Okay, so Stephen induced a win-at-all costs sort of mentality into the Australian team. Sledging became more personal, using the media to intimidate teams became a tactic. Excuse me, where is the 'fair' in 'play tough, play fair'? All the hoopla over his retirement... Bollocks! Adam Gilchrist did more than Steve ever did for Australian cricket and was not accredited half as much hype. But hell, we all love Steve don't we?
Let me not bitch about him, and let's get right to the real culprit. A person who has been more abused by Indians on Orkut communities than anyone else in the world. Sample this: "changing from yellow to green and gold might've just changed the appearance but still they're the old yellow s**t"
Then Ricky took over. Things got worse, and came to a head in Sydney 2008. For all the rest of the world's whining about their hard tactics, Australia would shrug and say, this is a hard game, you've got to take it. Fair enough, that. Then why, mates, can't you take it back?
Why, oh why, can you abuse someone's parentage, and then squeal when someone calls you a 'monkey'? You score one run in the finals, and have the effing audacity to blame your teammates and proclaim the fact that the dew did you in? Hell, just accept you were second best on that day! My dear fellow, remember that stump you received as a 'Thank you, try again' prize in the finals? I'm sure thousands of your countrymen might want to literally translate a rather popular Hindi song whose initials are GMD, and stuff the thing right up your posterior... For bringing Australian cricket to shame and disrepute.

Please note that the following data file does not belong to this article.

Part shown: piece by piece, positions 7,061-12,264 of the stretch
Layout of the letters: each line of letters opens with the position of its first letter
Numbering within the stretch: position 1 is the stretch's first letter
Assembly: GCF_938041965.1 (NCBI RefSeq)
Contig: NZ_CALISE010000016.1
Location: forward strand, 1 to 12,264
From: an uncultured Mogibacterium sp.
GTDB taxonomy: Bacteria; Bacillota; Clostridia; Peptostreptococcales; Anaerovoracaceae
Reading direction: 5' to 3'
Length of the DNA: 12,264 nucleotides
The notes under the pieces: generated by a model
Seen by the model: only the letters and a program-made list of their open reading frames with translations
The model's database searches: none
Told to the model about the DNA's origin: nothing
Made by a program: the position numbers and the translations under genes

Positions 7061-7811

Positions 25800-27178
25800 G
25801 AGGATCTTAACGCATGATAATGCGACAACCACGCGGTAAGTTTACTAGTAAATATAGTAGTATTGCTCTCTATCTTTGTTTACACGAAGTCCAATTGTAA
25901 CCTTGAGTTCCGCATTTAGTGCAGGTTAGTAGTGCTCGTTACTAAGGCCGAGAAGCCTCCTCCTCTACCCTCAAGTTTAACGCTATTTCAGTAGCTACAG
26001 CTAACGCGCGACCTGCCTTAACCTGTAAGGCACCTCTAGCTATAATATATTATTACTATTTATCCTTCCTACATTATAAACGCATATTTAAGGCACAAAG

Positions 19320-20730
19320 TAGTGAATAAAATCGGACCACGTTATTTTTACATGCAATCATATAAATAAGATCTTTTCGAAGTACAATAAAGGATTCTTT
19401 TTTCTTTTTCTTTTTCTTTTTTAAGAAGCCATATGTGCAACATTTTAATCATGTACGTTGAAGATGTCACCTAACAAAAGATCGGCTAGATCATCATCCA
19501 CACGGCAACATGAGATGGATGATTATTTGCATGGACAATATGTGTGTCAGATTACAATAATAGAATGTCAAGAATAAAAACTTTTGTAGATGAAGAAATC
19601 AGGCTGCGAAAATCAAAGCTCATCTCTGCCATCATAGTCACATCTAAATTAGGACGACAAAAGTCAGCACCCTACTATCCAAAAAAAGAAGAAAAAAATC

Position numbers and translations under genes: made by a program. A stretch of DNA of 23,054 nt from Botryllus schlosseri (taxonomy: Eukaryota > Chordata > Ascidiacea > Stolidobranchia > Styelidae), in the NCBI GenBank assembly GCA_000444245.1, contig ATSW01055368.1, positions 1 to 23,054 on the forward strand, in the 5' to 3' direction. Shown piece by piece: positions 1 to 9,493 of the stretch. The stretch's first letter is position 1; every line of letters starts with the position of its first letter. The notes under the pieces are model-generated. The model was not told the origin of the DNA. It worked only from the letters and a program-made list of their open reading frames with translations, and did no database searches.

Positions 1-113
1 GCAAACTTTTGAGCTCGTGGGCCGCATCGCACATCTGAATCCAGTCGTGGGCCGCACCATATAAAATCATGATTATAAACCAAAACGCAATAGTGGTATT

In my mind, there is no doubt that Australia have been protected by white-skinned mofos of match referees who still live in Apartheidian eras, who think that anyone with melanin in their bodies are not allowed to appeal over 20 decibels. Sure, Glenn McGrath can ask everyone else how their wives are, but the moment a mention is made about his own, he turns violent, as he did against Brian Lara. And yes, Mr. Symonds - at a point of time, one of my favourite cricketers - provokes Ishant, and then Punter comes in when Ishant retaliates, and gets the pacer docked 15%of his match fee. I guess they've practiced doing that, now.
There needs to be some major attitude re-jig here. The world has finally woken up to the fact that Australia may be a great cricket team, and there is no doubting pure talent like Michael Clarke here, but finally, the image of a team moves beyond performances.